Cerebral palsy is a group of non-progressive disorders that can impair brain and nervous system function. Cerebral palsy affects body movement, muscle coordination, muscle tone, reflex, posture, and balance.
Cerebral palsy is caused by injuries or abnormalities to the brain. These abnormalities can occur from any time during pregnancy up until the first two years of life (while the brain is still developing). The most common cause of CP is hypoxia (low levels of oxygen to the brain).
Some symptoms of cerebral palsy include muscle tightness or spasticity, involuntary movement, and disturbance in gait or mobility. Symptoms can be from vary mild to severe, and they are unique to each individual. Cerebral palsy can affect and be more pronounced in one side of the body, both sides of the body, just one leg, or both arms.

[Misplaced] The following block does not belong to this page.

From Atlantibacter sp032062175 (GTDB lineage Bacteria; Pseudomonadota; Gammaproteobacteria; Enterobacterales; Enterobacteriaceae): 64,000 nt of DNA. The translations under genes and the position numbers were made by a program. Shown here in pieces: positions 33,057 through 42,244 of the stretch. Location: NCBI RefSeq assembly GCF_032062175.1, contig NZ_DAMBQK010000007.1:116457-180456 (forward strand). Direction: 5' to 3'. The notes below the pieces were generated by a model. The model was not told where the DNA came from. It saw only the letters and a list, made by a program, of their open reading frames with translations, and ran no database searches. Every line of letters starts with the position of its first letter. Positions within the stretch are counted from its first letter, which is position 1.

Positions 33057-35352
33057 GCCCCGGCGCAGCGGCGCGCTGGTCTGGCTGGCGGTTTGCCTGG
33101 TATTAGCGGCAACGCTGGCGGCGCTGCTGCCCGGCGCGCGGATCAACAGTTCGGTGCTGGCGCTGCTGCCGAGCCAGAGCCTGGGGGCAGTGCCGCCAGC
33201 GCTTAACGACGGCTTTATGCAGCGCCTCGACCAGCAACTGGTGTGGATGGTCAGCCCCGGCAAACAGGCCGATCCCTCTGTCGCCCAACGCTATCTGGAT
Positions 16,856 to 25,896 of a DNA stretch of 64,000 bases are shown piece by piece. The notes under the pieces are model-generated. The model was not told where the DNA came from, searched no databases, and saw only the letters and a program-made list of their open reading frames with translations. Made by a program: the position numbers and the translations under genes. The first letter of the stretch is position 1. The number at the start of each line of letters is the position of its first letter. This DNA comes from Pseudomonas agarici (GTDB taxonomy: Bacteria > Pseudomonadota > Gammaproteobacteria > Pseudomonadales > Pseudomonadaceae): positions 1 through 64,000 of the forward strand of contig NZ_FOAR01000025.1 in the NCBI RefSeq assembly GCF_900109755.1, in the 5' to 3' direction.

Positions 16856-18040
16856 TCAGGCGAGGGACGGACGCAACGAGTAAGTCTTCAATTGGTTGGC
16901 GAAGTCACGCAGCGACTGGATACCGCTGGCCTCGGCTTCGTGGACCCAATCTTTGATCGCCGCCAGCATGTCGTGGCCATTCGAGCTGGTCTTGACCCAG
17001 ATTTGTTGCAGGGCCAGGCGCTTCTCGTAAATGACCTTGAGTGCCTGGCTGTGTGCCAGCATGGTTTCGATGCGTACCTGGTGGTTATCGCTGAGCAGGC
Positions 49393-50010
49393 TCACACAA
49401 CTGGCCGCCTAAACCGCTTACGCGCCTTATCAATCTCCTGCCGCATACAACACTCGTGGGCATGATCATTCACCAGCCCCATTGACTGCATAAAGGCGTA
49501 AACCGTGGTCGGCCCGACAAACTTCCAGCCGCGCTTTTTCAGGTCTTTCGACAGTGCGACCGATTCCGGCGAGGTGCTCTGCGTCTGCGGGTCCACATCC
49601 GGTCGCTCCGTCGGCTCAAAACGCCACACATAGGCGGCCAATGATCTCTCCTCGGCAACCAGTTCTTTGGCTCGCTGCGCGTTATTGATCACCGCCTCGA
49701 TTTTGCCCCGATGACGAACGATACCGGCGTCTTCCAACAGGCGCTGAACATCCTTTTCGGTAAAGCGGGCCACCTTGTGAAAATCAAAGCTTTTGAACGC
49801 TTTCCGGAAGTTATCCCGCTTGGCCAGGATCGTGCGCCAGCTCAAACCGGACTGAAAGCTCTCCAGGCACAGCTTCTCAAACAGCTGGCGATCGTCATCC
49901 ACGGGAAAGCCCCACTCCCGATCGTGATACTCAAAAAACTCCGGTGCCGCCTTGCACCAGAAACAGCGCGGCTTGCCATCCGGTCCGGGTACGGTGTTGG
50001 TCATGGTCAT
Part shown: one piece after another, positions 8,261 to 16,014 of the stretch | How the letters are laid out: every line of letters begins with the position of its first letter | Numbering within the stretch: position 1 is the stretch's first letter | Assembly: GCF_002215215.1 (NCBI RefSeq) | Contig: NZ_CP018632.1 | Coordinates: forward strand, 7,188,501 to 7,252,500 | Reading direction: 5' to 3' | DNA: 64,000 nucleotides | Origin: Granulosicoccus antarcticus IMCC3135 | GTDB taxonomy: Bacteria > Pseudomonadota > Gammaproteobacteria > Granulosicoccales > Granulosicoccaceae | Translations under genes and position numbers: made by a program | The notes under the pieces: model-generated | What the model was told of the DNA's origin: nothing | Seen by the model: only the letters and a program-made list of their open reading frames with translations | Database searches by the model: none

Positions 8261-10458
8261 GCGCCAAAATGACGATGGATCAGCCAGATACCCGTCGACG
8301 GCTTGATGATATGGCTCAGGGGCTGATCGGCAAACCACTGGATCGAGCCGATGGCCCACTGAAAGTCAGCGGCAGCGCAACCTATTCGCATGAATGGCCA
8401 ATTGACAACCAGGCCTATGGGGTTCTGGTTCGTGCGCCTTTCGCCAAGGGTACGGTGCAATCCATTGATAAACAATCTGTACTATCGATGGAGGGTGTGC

You cannot cure cerebral palsy. However, you can manage the symptoms. Certain medications, surgery, and braces may be used to improve nerve and muscle coordination and prevent or minimize dysfunction.
This is only an overview of the condition and its symptoms. We highly encourage you to visit UCP of MetroBoston’s page on CP for more in-depth information about the history, types, early signs, prevention, treatment, and research of cerebral palsy.